As The Episcopal Church continues to read with some anxiety about the decline in church attendance and religious affiliation among millennials, we are preparing for a decisive General Convention. None of the proposals dealing with our structure, our governance, or the location of our headquarters will have a significant impact on the relationship between our church and the millennial generation. One set of proposals could have a huge impact. Those proposals concern changing the Canon on Marriage to allow same-sex and opposite-sex couples equal access and recognition. These decisions matter to many people of all generations, but these are resolutions in which millennials have a particularly big stake.
Unsurprisingly for Episcopalians at Convention, the number of the proposals and their sources make the nature of the decision complex. Different proposals come from the Task Force on the Study of Marriage (called for by the last Convention), the Standing Commission on Liturgy and Music (the official group that works between Conventions on liturgical changes for the Church), and several local dioceses. The volume of possibilities is a bit dangerous for Episcopalians because we think of ourselves as a people of the via media, the middle way. It could be tempting for the Convention to try to find a “happy medium” in all that is proposed about marriage. A compromise “middle way” would be a mistake in the case of marriage equality.
Doing less than amending our canons to allow same-sex couples to marry would communicate that we think that same-sex marriage is “less than” equal. In the words of the Diocese of California:
To require that same-sex couples being married in the Episcopal Church, in civil jurisdictions where that marriage is legal, use a liturgy other than the one long in use in The Episcopal Church – and currently reserved exclusively to opposite-sex couples – dishonors these couples who seek the church’s blessing on their marriages, declaring that such marriages are not Holy Matrimony. Diocese of California’s Explanation for Resolution 3 “Liturgical Marriage Equality.”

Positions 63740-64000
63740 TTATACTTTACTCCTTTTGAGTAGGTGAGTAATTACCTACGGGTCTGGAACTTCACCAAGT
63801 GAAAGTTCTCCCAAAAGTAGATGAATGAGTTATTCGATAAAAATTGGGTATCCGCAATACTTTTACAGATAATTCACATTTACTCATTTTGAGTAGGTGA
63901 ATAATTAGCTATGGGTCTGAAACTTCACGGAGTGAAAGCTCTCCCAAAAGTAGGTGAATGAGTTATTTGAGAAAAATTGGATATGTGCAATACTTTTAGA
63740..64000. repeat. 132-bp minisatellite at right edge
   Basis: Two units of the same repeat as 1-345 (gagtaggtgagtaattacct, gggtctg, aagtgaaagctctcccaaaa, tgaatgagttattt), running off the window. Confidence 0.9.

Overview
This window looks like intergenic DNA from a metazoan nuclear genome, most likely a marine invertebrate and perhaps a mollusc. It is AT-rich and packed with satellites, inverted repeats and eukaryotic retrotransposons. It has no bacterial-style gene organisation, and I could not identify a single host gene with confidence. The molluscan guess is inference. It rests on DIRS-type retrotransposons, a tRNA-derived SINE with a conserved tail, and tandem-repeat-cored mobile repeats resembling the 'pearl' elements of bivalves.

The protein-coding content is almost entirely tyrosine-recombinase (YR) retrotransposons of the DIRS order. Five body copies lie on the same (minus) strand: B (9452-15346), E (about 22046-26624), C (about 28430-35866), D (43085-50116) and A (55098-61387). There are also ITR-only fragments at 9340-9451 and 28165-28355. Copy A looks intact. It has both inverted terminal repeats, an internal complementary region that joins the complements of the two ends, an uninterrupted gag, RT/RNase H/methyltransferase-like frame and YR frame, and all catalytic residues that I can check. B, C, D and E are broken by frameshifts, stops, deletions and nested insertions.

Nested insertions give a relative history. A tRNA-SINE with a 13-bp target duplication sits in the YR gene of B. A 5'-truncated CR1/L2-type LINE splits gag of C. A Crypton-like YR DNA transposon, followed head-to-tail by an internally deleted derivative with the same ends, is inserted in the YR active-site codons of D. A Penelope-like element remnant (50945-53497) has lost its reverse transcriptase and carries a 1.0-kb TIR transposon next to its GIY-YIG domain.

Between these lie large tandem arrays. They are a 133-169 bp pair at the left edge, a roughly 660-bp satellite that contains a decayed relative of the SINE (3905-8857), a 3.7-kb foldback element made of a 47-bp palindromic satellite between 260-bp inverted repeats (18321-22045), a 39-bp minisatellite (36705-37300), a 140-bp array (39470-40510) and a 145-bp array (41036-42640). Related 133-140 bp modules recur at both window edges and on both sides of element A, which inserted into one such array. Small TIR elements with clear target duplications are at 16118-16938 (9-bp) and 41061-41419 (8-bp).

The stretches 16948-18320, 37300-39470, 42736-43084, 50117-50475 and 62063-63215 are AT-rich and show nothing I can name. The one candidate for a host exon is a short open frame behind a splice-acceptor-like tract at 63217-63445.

Marriage equality matters to Episcopalians of all generations, but it particularly matters to millennials inside and outside the church. Alongside the much-discussed report that detailed the declining religious affiliation of millennials, the Pew Forum also recently released a study on changing attitudes toward same-sex marriage. They found that more than any other generation millennials overwhelmingly support same-sex marriage. Young adults don’t need more time for discernment. They’ve seen the blessing of married life for same-sex couples. They’re already on board.
I have had the privilege of working with young adults in leadership across The Episcopal Church. From that experience, I can say that many of our best young leaders are LGBT identified. Young adults leaders who identify as heterosexual also tend to strongly identify as allies of the LGBT community. Many of these leaders left their family tradition to join The Episcopal Church because of our stance. I have been amazed at how frequently The Episcopal Church’s stance on LGBT equality has been given as a reason why millennials have joined our denomination or stayed active in church. If we want to reach more millennials, we should iron out the complications in our current theology and practice to be even more clear about our support for the LGBT community.
In ministry with young adults, I have been at pains to explain the current position of our denomination on marriage equality. While the Evangelical Lutheran Church in America and the Presbyterian Church in the USA have approved marriage equality, we’re not there yet canonically. I find myself saying something like: “Yes, we support civil marriage equality broadly as a denomination, but because we are liturgically conservative tradition, and it takes a long time to amend our Prayer Book, we have a separate provisional rite for blessing unions.” That’s a mouthful, and our stance is an obfuscation. Our current liturgical position says, “we’re really not sure whether same-sex love is equal.”
In seminary I heard The Rev. David Norgard, then president of Integrity (the largest LGBT organization in The Episcopal Church), detail the history of the equality movement in the church. He recalled a time when the House of Bishops put off acting on LGBT equality by deciding to “study” sexual orientation for a number of years. He found the bishops’ decision to study homosexuality for such a long time odd. He joked, “I learned it in a summer.” The room filled with knowing laughter.
Our road toward equality has been marked by half measures and deferments in The Episcopal Church. We should not defer again. To put off the decision for marriage equality may help relationships with the few remaining conservative parishes and dioceses, but such a decision could also harm our relationships with younger generations. Do we care about young adults enough to be bold for marriage equality?
You want to change the Church’s relationship to millennials? You won’t make a big splash by changing our structures. The Episcopal Church should send a clear signal that we stand with young adults in their hopes for equality. Say it clearly. Say it directly. Don’t go halfway there. The US Supreme Court this summer will likely decide that marriage equality is the law of the land. If our Church decides for less than marriage equality, at best we will send mixed signals. I earnestly hope that our bishops and deputies vote this summer to say, “We stand with young adults for marriage equality.”